Quite a lot! The Court’s unanimous judgment runs to 137 paragraphs. But, also, not all that much, really. It found that RFA was exercising “public power” when deciding to rent the Bruce Mason Centre, meaning it had a legal duty to respect the expressive rights of those wanting to use it. That’s a good thing, because allowing Councils or other public authorities to escape such legal duties in relation to public spaces simply by setting up commercial companies to manage them would be … undesirable. However, it then held that RFA hadn’t breached its legal duties, because the health and safety issues connected to the potential protests at the venue justified cancelling the event despite the effect on expressive rights. And while RFA could perhaps have followed a tidier process when deciding to cancel the contract for hire, any flaws in how it did so weren’t significant enough to invalidate its decision.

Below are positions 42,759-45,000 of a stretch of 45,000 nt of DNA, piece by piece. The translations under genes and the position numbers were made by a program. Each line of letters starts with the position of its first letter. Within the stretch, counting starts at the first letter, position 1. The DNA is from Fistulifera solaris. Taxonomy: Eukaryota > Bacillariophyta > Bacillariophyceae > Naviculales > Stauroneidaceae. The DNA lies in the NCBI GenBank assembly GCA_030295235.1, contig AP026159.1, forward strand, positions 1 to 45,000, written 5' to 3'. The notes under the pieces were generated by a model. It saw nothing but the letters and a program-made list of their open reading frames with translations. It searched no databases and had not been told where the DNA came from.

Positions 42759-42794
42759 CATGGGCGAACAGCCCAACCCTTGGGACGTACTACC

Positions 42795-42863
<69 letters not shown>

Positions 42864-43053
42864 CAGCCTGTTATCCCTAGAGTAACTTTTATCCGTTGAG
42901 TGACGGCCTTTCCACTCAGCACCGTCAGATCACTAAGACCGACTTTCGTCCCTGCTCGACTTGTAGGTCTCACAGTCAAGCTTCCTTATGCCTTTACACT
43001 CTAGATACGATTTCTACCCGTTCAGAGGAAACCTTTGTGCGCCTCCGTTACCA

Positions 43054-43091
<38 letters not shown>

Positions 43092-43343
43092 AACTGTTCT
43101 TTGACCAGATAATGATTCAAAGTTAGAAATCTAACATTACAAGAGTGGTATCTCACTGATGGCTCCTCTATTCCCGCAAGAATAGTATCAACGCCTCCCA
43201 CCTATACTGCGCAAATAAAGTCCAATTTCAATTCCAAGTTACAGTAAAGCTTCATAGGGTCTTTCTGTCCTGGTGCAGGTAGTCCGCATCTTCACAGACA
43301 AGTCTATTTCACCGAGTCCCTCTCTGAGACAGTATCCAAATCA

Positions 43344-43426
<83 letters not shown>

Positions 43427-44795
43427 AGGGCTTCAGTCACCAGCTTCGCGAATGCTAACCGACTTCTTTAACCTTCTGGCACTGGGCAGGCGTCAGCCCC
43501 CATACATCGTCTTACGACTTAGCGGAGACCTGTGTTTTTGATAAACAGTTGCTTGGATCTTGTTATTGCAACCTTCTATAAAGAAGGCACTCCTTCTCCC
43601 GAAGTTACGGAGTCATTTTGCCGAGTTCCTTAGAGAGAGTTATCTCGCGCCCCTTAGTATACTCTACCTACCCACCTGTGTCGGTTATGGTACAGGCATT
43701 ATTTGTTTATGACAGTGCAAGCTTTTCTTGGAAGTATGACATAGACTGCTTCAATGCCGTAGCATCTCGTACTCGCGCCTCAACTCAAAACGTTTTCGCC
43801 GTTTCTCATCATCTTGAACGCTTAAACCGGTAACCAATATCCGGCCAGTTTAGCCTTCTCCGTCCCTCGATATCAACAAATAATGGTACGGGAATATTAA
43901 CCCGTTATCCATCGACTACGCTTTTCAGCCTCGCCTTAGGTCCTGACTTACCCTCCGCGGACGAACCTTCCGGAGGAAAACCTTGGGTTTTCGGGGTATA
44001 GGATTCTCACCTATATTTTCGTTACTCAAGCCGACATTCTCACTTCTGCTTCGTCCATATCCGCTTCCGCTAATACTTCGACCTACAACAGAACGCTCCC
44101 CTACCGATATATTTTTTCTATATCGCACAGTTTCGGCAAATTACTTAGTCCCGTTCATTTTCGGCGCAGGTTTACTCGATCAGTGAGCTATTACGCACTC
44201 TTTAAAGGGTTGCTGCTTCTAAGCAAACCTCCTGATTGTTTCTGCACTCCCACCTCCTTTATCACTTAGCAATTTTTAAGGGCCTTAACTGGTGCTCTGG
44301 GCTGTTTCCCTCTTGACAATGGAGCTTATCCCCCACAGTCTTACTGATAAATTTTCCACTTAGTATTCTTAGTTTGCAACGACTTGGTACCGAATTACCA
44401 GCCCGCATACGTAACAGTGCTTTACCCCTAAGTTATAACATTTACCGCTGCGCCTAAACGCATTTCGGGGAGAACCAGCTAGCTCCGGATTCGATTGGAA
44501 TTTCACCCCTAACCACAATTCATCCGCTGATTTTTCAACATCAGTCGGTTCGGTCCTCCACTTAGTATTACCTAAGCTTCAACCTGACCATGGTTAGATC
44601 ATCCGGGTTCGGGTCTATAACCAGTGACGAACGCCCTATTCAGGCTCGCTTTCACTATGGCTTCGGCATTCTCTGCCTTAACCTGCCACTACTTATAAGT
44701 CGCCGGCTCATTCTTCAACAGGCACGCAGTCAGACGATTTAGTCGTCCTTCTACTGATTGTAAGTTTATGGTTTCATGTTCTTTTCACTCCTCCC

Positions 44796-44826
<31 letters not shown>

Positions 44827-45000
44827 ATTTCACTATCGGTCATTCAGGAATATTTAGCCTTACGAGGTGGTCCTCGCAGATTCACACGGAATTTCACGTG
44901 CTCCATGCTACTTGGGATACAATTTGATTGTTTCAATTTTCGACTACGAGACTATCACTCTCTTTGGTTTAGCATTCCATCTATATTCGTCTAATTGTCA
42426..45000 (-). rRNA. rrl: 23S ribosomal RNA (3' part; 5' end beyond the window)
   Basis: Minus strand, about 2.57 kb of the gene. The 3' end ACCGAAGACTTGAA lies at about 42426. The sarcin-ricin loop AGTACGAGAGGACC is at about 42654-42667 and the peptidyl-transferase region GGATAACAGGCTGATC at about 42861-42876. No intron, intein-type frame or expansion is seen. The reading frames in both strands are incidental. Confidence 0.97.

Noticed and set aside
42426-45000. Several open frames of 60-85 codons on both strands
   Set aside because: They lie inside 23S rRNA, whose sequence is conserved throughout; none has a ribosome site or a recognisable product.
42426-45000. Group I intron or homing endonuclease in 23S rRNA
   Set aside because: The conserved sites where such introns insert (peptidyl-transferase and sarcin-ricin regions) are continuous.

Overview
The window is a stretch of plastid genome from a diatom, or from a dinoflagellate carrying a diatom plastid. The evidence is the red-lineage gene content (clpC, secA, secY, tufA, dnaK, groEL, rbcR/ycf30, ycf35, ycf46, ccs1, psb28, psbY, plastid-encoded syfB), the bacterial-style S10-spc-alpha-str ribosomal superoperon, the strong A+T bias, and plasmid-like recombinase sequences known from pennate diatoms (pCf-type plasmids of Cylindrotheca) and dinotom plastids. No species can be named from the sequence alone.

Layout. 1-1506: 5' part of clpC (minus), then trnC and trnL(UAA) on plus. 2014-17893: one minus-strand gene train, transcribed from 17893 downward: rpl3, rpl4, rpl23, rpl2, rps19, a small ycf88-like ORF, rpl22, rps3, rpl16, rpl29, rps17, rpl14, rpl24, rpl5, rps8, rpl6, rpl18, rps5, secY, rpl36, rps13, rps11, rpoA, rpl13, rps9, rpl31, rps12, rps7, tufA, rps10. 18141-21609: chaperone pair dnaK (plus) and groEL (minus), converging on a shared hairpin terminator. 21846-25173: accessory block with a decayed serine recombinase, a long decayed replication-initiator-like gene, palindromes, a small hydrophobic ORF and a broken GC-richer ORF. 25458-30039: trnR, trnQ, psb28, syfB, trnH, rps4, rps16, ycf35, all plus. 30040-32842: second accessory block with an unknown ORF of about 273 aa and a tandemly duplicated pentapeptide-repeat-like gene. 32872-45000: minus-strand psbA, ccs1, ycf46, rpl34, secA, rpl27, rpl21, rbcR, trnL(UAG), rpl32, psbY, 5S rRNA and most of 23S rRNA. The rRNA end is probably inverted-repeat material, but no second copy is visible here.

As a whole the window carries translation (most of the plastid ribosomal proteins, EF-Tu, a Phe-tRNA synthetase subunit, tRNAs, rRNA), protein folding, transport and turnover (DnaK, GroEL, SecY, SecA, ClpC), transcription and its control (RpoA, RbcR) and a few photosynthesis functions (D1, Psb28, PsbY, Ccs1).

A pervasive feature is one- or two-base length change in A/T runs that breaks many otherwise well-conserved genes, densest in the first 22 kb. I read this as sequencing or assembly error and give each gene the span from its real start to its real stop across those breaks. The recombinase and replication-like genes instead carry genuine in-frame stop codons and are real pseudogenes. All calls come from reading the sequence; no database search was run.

That seems a bit commonsense-y and underwhelming, really.

Indeed. The Supreme Court’s overall approach means that these things will get judged on a case-by-case basis. It rejected a one-size-fits-all approach, such as is seen in the US, where there’s a near absolute duty on public authorities to allow expressive activity to carry on in the face of protests against it. Rather, the relative importance of the expressive activity involved and the risks associated with its exercise must be balanced in each case. And what then really did for the appellants was the event organisers’ decision to advertise the Bruce Mason Center as the venue for the talk without informing RFA about the risk of disruptive protest the speakers’ posed. That then meant that RFA had no real opportunity to manage those risks in an affordable and effective way. Which meant it really was the event organisers’ fault when the contract to hire the venue got cancelled on them.

So, if you want to use a public venue for a controversial event, be open with its management and help them to manage the risks involved?

Pretty much, yep.

Thank heavens that the Free Speech Union fought so hard to have this revolutionary principle recognised in our law.

 Indeed. Hope they think that this outcome was worth all the court costs that they will now have to pay to RFA.

Keep going!